Data breaches are as common as the common cold—unfortunately, just as incurable. Run a news search on “data breaches” and you’ll find that all kinds of institutions—major retailers, tech companies, universities, even government agencies—have been vulnerable at some point. Now run a search on “data breaches,” but include the word “lawsuit.” You’ll find that many of these cases are going to court, but ultimately getting dismissed. What’s going on?
First, you should look at some of these lawsuits more closely: are they filed against the alleged perpetrators of the data breach? Many of them aren’t; those perpetrators are usually hackers who live outside the country or are unable to pay a money judgment. (In legal parlance, that’s known as being judgment proof.) Faced by those limitations, individual victims of data breaches frequently settle for the next best thing: going after the institutions that endured the breach.
Often, this isn’t fair—the institutions are victims too. The point here is that although going after the institutions looks like an easy win from “deep pockets,” that seldom turns out to be the case.
It’s with the third and final point—demonstrating injury—that plaintiffs have the most trouble. Why? Because courts view injury in fiscal terms; you need to show that you actually lost something, not simply that you might. So even if you were the victim of a data breach, as long your data hasn’t yet been compromised, it doesn’t really count as injury.
There have been exceptions, when the court greenlit cases based mainly on speculative injury, but these usually ended in a settlement before a legal precedent could be set. (See cases against Home Depot, Target, Adobe, and Sony.) For the most part, the fiscal view of injury has prevailed—reinforced in 2013, when the Supreme Court, weighing in on Clapper vs Amnesty Int’l, determined that a plaintiff cannot proceed with a data breach lawsuit unless he or she can demonstrate actual injury or at least imminent threat of injury, each one measurable in economic loss. Otherwise, mere perception of injury is too tenuous to establish legal standing, which a case requires to go forward, and the lawsuit will probably get tossed.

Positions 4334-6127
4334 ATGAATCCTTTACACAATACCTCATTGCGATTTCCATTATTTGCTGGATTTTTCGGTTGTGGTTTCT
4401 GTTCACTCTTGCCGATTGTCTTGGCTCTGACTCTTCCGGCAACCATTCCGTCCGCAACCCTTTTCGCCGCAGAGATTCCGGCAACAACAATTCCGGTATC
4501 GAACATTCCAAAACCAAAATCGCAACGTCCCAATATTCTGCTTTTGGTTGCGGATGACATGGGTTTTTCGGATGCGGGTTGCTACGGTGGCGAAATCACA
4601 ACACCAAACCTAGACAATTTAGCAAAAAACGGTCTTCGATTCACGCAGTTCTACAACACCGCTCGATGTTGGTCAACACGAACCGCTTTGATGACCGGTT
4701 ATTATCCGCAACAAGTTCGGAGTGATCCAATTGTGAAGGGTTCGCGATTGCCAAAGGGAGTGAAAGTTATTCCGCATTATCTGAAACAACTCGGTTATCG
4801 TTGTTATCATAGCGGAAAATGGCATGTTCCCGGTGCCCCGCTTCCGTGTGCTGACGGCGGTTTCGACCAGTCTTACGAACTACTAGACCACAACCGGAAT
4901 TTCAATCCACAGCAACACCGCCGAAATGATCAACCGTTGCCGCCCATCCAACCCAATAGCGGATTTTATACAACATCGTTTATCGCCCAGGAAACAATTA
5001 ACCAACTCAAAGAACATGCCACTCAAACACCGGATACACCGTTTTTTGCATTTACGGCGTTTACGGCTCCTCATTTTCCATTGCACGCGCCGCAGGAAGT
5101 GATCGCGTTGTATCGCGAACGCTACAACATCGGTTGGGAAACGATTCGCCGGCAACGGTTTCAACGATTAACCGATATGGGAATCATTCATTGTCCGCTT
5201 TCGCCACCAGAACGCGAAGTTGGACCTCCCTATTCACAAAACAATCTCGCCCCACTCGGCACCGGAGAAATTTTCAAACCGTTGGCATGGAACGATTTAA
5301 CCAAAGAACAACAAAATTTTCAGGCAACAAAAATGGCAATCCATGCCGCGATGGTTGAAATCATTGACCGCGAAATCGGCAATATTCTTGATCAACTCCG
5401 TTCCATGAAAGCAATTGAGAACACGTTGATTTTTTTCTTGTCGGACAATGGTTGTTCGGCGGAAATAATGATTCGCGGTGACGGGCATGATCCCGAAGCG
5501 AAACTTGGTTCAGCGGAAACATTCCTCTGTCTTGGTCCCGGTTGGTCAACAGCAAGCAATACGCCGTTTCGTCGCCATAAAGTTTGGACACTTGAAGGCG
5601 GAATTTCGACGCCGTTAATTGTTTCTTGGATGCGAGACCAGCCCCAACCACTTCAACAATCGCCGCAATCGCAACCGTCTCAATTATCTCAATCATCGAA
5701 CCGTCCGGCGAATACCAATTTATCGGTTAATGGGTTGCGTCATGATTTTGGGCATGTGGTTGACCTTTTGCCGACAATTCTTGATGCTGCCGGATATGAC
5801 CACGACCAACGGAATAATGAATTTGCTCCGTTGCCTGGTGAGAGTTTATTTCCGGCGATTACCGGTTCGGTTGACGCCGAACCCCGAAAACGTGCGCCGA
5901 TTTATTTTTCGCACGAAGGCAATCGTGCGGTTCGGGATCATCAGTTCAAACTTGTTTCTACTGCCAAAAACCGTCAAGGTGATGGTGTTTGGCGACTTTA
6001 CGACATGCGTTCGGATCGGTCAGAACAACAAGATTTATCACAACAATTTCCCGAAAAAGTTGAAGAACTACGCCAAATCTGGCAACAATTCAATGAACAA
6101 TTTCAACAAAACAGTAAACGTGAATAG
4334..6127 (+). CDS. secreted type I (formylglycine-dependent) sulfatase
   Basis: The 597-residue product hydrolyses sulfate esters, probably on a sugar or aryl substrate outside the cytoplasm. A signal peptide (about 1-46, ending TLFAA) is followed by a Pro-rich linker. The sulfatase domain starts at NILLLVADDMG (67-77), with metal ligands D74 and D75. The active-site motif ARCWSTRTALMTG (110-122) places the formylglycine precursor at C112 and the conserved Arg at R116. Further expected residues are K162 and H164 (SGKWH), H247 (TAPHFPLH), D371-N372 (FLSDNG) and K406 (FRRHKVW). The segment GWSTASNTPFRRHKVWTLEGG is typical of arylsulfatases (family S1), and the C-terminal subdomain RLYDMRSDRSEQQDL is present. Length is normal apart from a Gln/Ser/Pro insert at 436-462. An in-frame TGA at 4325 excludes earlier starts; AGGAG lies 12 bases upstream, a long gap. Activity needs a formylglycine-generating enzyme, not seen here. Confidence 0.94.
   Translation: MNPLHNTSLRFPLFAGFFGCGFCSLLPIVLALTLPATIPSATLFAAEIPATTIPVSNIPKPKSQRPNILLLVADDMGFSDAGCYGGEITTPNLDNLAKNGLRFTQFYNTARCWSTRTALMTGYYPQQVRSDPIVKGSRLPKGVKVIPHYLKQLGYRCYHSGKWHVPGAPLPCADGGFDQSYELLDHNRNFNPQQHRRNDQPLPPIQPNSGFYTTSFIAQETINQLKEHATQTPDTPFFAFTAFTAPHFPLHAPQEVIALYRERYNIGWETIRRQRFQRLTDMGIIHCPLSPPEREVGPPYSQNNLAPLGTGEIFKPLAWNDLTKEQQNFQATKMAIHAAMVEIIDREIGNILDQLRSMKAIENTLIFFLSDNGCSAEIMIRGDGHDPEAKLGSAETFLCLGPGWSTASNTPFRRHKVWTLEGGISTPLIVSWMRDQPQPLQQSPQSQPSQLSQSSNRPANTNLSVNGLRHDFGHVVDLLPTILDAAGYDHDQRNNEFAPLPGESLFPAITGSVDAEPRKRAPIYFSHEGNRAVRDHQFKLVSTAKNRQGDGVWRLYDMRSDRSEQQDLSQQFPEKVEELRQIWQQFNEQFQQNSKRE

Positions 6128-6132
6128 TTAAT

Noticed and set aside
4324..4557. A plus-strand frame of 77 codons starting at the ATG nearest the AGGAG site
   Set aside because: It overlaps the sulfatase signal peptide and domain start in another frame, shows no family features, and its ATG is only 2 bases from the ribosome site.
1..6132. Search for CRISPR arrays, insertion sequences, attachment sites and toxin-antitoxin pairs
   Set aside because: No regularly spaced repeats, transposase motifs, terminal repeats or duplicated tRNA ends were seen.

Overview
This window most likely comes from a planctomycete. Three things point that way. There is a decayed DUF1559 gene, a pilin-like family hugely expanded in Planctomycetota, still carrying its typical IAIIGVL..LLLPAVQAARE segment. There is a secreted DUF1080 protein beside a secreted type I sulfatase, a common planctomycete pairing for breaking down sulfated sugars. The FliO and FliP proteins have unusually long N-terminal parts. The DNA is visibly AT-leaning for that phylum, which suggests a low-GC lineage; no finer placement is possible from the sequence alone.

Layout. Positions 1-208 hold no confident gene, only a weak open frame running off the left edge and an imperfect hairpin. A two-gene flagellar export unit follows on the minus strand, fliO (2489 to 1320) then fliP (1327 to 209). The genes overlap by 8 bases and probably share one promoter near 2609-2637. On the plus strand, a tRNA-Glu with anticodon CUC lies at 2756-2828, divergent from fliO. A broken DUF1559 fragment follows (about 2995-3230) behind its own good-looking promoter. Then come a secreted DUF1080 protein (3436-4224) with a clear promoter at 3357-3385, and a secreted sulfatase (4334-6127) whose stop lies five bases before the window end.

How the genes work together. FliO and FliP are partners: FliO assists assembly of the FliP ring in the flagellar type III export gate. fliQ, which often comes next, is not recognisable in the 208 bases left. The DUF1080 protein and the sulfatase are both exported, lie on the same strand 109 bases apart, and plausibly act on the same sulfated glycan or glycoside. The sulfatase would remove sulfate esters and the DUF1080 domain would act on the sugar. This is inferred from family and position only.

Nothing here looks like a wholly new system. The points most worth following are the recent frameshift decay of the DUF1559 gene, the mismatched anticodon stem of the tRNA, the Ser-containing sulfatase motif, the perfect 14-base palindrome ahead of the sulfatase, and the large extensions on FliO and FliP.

The challenge of establishing legal standing recently made its way to the Supreme Court in Spokeo v. Robins. In that case, a plaintiff filed suit against the “people search engine” Spokeo for publishing false information about him. The issue before the Court was this central question of how much injury must be shown for a case to go forward. Prospective plaintiffs were optimistic that the high court would affirm a lower court’s decision that speculative injury was indeed enough. Alas, the Supreme Court sidestepped the issue and punted it back to the lower court for further review. The Court nonetheless reinforced the general tenets that, for a plaintiff to have standing to bring a case, he must allege an “injury in fact” that is both “concrete and particularized.” There is still room for the lower court to broaden the approach to what constitutes an injury, but the Supreme Court’s ruling keeps the status quo in place.
For now, individuals whose data has been compromised generally must be satisfied with what the institutions offer them after a breach occurs: free credit checks and/or access to credit monitors. Do checks and monitoring seem inadequate? Not if you think about what type of harm people face after a data breach. Individuals can detect and report problems in the event someone actually misuses their data. If they keep on top of it, their credit scores will not be impacted. Moreover, credit card companies and other financial institutions will bear the cost of any unapproved charges. In the event of further problems, plaintiffs can then take their injury to the legal system and have their day in court. But at this point, the courts are right to keep this type of class action litigation at bay.